of its ultimate purpose.
  • Birth of distinction between software and
    hardware

16
History of Computing
  • Who worked closely with Babbage during the
    development of the Analytical Engine and is
    credited as the first computer programmer?

17
History of Computing
  • Who worked closely with Babbage during the
    development of the Analytical Engine and is
    credited as the first computer programmer?
  • Ada Lovelace, daughter of the poet Lord Byron
  • Programming language Ada is named after her.

18
History of Computing
  • How were numbers represented and stored in the
    mechanical computers?

19
History of Computing
  • How were numbers represented and stored in the
    mechanical computers?
  • Positions of beads abacus (5000 years ago)

20
History of Computing
  • How were numbers represented and stored in the
    mechanical computers?
  • Orientation of number wheels Pascals Pascaline
    (1600s)

21
History of Computing
  • How were numbers represented and stored in the
    mechanical computers?
  • Orientation of gears
  • Babbages difference engine
  • (1822)

22
History of Computing
  • How were numbers represented and stored in the
    mechanical computers?
  • Arrangements of holes in a punch card Herman
    Hollerith (1890)

23
History of Computing
  • How were numbers represented in modern computers?

24
History of Computing
  • How were numbers represented in modern computers?
  • A series of 2-way switch settings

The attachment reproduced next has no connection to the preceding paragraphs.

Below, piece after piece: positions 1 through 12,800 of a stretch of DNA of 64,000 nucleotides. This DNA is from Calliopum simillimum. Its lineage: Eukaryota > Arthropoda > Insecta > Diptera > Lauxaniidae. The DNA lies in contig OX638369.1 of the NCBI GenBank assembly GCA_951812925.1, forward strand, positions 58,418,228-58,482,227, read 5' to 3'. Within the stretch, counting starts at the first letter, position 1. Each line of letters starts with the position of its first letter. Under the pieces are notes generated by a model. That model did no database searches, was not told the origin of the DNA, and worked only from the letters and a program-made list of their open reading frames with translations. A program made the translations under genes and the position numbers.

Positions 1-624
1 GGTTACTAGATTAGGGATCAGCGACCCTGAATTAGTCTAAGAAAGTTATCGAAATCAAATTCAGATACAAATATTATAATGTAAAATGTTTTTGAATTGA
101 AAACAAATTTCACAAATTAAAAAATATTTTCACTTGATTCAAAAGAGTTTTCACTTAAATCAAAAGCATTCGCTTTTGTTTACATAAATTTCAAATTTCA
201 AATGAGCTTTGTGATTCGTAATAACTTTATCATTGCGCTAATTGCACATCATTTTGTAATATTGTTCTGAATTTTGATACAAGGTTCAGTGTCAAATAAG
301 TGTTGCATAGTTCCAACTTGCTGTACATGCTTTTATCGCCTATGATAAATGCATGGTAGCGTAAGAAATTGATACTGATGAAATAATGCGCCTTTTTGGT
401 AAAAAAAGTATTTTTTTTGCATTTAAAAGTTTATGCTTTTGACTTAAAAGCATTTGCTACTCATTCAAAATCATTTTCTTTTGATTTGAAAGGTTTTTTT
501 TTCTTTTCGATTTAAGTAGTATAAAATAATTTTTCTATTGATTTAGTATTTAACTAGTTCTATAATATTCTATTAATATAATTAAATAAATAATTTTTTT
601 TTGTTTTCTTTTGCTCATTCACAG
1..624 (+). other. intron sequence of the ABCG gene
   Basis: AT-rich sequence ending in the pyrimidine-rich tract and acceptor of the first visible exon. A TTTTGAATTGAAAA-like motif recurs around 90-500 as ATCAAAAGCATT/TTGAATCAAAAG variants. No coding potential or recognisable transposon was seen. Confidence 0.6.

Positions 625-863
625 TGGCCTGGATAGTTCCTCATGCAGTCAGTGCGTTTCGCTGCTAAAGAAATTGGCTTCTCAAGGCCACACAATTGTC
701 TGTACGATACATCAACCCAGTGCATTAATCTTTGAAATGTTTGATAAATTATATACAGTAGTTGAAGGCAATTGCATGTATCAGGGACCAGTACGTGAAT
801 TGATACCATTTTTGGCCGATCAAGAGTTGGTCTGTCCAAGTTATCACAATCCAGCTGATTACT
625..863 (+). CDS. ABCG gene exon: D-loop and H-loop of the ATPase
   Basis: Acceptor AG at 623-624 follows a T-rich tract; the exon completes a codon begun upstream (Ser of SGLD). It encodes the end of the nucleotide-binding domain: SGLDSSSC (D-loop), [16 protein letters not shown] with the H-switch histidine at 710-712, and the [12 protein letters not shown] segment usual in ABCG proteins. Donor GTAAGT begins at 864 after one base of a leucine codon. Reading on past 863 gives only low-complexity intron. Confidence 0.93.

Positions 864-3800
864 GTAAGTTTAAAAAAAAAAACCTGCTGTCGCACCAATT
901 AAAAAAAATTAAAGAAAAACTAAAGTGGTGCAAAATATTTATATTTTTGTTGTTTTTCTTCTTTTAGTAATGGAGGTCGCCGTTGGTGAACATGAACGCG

• Binary representation, streams of 0s and 1s

25
History of Computing
  • How were numbers represented in modern computers?
  • A series of 2-way switch settings
  • Binary representation, streams of 0s and 1s
  • Why binary?

26
History of Computing
  • How were numbers represented in modern computers?
  • A series of 2-way switch settings
  • Binary representation, streams of 0s and 1s
  • Why binary?
  • Because binary digit (bit) easier to represent
  • Only 2 states On/off, high/low, in/out,
    up/down,

27
History of Computing
  • Why were binary digits fundamental to electronic
    computers?

28
History of Computing
  • Why were binary digits fundamental to electronic
    computers?
  • Engineering simplicity!
  • Used on/off switches to represent binary digits
    (bits)
  • Relays, vacuum tubes, transistors, integrated
    circuits

29
History of Computing
  • Why didnt mechanical computers need binary
    numbers?

30
History of Computing
  • Why didnt mechanical computers need binary
    numbers?
  • Unnecessary to perform number conversion
  • They were able to easily distinguish more than 2
    states per digit

31
History of Computing
  • Why was the vacuum tube so important to computer
    development?

32
History of Computing
  • Why was the vacuum tube so important to computer
    development?
  • SPEED!
  • Fast switching between binary states
  • 1000 times faster than relay (Colossus)
  • For what tradeoffs?

33
History of Computing
  • Why was the vacuum tube so important to computer
    development?
  • SPEED!